Political Violence. As a senior citizen who grew up in the pre-independence era, I did not think I would see as much political violence in 2018/2019 as I saw in 1962/1964 between UNIP and ANC. In the 1960s, these political opponents were hacking each other. Even within UNIP itself, intra-party factions were petrol bombing each other. I witnessed high profile UNIP people in our house in Lusaka after they had been petrol bombed by fellow party members.

Fast forward to today, over 50 years later, little appears to have changed, political parties are still ostensibly fighting each other and violence remains a staple of the country’s politics. What’s even more disturbing, we now have police officers who, instead of protecting people and maintaining peace, are in the forefront of fermenting violence. It seems quite clear that we as a nation have not learned our lessons from the past and are returning to a dangerous path.

Since there is talk of national dialogue aimed at steering the country in a better direction, here are some of the issues that should be tabled:–

a. Eliminate By-Elections. Given that by-elections precipitate a great deal of political violence and also cost the government and opposition coffers significant expenditure, I recommend that we change the Constitution to stop by-elections altogether at both the national and local levels. Instead of by-elections, parties can pick replacement officials as is the system in other countries including in the United States.

a. This will also help create a peaceful environment for the country. We are tired of antagonism all the time. When the country matures politically, we can always re-consider this issue. We have to do what is actually good for Zambia based on our experience, not blindly follow a model. Just because a by-election system works in the UK and other countries, doesn’t mean that it necessarily works for us. We know the ills of by-elections, so why continue having them?

b. It will also give a break to the Zambian voter who is tired of being harassed, beaten and distracted during by-elections.

c. Political violence also puts off a lot of people whom we actually need to be involved in politics and civics. We are missing out on key leaders because of our refusal to address the prevalence of political violence.

d. Finally, this amendment would deter politicians from crossing over to other parties in local councils if they are not allowed to stand during that term. On the national level, it may not be entirely clear how using a replacement rule instead of a by-election will play out, but the crucial objective of peace is a sufficient enough justification to at least try a new system.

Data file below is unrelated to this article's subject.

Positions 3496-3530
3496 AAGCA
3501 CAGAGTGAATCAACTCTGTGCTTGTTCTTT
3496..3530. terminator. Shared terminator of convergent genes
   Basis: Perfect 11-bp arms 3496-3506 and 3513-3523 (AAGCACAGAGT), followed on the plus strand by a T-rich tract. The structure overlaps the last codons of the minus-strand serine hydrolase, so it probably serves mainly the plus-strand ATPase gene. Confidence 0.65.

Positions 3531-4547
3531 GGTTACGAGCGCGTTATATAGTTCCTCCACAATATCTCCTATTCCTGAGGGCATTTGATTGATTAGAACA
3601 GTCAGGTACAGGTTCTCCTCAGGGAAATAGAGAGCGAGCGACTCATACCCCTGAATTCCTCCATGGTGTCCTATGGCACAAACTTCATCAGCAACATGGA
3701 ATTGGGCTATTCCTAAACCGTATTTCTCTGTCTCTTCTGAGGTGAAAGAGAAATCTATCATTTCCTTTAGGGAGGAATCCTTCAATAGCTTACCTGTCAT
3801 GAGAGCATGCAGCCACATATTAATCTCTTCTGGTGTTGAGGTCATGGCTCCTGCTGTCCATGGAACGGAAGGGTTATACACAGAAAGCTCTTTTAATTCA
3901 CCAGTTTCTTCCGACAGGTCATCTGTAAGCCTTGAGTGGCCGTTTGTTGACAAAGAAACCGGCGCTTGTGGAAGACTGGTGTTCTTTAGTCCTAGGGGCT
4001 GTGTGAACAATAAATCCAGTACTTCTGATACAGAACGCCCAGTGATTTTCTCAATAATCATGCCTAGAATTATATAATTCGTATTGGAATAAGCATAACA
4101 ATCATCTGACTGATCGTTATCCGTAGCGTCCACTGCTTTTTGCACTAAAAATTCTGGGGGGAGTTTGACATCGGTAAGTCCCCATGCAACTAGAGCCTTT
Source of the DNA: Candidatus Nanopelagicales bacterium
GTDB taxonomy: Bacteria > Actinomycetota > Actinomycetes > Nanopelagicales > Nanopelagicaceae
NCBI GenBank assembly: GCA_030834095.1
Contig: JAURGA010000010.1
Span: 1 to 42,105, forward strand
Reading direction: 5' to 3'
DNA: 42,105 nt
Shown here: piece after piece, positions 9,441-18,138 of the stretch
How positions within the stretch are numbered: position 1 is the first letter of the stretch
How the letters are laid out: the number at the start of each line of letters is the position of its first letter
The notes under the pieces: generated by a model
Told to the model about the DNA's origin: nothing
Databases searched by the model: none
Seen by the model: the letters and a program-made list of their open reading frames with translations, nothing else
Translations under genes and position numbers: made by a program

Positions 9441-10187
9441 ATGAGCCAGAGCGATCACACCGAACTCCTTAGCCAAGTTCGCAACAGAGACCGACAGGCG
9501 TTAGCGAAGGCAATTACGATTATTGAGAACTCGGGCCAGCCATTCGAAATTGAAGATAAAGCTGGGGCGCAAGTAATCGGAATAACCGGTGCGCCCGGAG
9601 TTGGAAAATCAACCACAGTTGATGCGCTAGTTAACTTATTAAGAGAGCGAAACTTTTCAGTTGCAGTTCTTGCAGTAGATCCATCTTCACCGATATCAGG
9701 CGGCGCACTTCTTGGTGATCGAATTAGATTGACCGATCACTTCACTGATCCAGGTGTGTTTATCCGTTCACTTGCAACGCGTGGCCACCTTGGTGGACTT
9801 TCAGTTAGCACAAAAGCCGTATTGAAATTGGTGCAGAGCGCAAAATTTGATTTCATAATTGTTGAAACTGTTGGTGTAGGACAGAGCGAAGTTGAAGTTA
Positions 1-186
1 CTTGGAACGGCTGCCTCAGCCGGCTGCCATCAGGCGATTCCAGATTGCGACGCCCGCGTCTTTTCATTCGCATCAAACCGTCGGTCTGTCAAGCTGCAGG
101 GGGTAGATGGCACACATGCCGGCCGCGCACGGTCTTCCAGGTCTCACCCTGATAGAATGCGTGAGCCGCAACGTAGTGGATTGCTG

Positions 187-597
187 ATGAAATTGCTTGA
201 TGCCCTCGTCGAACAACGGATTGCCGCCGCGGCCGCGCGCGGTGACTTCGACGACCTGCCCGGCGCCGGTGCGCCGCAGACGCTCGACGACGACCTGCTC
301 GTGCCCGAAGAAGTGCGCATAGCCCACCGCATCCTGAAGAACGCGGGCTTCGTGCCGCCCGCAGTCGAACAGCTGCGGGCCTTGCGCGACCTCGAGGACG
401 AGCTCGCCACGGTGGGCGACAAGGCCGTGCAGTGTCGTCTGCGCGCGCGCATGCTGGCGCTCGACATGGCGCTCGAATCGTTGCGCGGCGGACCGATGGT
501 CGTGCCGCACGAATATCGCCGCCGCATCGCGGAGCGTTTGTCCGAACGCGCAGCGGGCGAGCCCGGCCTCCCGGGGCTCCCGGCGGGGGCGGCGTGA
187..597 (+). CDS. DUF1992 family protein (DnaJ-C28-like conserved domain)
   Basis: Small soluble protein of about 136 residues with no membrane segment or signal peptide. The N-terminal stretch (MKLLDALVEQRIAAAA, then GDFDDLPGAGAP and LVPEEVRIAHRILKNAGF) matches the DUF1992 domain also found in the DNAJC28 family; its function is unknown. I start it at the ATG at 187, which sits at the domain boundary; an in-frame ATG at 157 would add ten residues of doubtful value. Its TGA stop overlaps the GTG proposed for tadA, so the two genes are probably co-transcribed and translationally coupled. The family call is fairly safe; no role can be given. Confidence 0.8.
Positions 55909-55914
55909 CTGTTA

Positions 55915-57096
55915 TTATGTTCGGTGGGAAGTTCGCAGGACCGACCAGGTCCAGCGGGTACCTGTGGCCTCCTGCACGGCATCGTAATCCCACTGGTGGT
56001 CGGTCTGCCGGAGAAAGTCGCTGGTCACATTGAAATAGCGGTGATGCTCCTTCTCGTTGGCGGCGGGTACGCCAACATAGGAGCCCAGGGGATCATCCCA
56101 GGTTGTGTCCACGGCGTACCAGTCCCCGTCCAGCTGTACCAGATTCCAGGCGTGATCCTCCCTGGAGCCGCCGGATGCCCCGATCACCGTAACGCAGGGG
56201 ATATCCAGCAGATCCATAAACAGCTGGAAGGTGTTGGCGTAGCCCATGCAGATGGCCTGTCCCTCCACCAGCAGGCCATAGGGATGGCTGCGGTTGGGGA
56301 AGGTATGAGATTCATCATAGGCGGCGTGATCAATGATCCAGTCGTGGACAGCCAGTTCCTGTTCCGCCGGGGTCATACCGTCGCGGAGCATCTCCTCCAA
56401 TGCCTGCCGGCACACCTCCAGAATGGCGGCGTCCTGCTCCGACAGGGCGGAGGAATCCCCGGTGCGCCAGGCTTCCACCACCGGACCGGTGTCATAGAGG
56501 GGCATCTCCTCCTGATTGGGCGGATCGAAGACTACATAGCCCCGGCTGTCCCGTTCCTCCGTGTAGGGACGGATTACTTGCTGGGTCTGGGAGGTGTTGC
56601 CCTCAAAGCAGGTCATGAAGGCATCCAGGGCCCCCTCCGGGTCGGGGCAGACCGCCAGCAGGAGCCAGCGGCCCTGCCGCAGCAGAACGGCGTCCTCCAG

2. Electoral Reforms. A system of empowering women in 2021 is long overdue. Reserved seats for women, affirmative action for women, and quotas for women are all a must. All this has been suggested before but because of lack of political will, nothing has been done even though Zambia is a signatory to various protocols including the African Union Protocol of having 50% women in decision-making positions (meaning Parliament, local government, civil service, and the private sector).

We are soon approaching 8th March, which is Women’s Day. What have women been marching for all these years? To have fun? Women have to be respected by being given power in decision-making positions. Zambia is far behind such countries as Rwanda, Tanzania and South Africa in this gender equality arena and yet nothing is being done by the government to correct it. There is plenty of grandstanding and empty promises year in and year out, but no action to speak of.

3.Undemocratic tendencies.
a. We have to move away from the strong man (at the moment, and maybe in future strong woman) syndrome, where those who are sworn to protect the law and the Constitution are unfortunately often at the forefront of breaking the law. Our system is designed to have three branches of government and there are checks and balances amongst them so that no one branch is too powerful. Sadly, these checks and balances are not working and this undermines democracy.

b. Why is debt contraction not given to Parliament for approval when the Constitution requires it to be? We don’t want to find ourselves in the same situation which we were in before HIPC completion. Is anyone going to forgive our debt the way it was forgiven before? No. HIPC was part of a global movement which took a long time to come to fruition and it ended up reducing our debt from approximately $7 billion to about $500 million. Incurring debt without Parliament’s authorization seems to be something occurring with impunity. Transparency in debt contraction is a must and to continue without it undercuts the will of the people.

c. We need to enable the Judiciary, the Electoral Commission, Parliament, the police, the ACC, the DEC etc. who are supposed to be independent, truly become that without the interference by the Presidency that has been prevalent in our country’s history.

d. We must protect the independence of the media so that it is left to do its job properly. Recently the Secretary General of the Patriotic Front Party, interfered with reporters from Prime Media reporting the news by chasing them away. How can we have an informed society and disseminate information without an independent media?

e. The language of intimidating voters has no room in a democracy. Certain leaders talk about development going to those who vote for them. This is undemocratic and it is wrong. Whether people voted for the ruling party or not, they should see development. The taxes which government uses for development are collected from everybody, not only the ruling party.
These are just a few suggestions that should be a part of the national dialogue. Surely we are intelligent enough not to continue to repeat the mistakes of the past.

(Ompie Nkumbula Liebenthal is a former MP for Namwala and of the Pan-African Parliament)